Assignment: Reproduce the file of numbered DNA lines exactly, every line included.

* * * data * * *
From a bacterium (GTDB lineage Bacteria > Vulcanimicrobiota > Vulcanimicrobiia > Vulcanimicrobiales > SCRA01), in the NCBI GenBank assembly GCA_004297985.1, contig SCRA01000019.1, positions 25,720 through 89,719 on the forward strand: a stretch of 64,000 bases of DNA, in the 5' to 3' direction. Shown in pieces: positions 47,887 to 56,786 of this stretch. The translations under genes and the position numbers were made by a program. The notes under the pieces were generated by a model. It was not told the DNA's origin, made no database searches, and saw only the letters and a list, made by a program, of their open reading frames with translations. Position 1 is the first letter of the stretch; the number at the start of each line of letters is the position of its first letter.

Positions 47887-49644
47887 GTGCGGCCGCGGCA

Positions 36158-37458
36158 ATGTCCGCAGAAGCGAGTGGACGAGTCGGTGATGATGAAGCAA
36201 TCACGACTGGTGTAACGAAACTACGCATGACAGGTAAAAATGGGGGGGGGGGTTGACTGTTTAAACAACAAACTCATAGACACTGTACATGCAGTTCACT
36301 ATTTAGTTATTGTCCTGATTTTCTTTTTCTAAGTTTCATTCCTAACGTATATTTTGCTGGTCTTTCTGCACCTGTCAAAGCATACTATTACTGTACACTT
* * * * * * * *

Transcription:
From a bacterium (GTDB lineage Bacteria > Vulcanimicrobiota > Vulcanimicrobiia > Vulcanimicrobiales > SCRA01), in the NCBI GenBank assembly GCA_004297985.1, contig SCRA01000019.1, positions 25,720 through 89,719 on the forward strand: a stretch of 64,000 bases of DNA, in the 5' to 3' direction. Shown in pieces: positions 47,887 to 56,786 of this stretch. The translations under genes and the position numbers were made by a program. The notes under the pieces were generated by a model. It was not told the DNA's origin, made no database searches, and saw only the letters and a list, made by a program, of their open reading frames with translations. Position 1 is the first letter of the stretch; the number at the start of each line of letters is the position of its first letter.

Positions 47887-49644
47887 GTGCGGCCGCGGCA

Positions 36158-37458
36158 ATGTCCGCAGAAGCGAGTGGACGAGTCGGTGATGATGAAGCAA
36201 TCACGACTGGTGTAACGAAACTACGCATGACAGGTAAAAATGGGGGGGGGGGTTGACTGTTTAAACAACAAACTCATAGACACTGTACATGCAGTTCACT
36301 ATTTAGTTATTGTCCTGATTTTCTTTTTCTAAGTTTCATTCCTAACGTATATTTTGCTGGTCTTTCTGCACCTGTCAAAGCATACTATTACTGTACACTT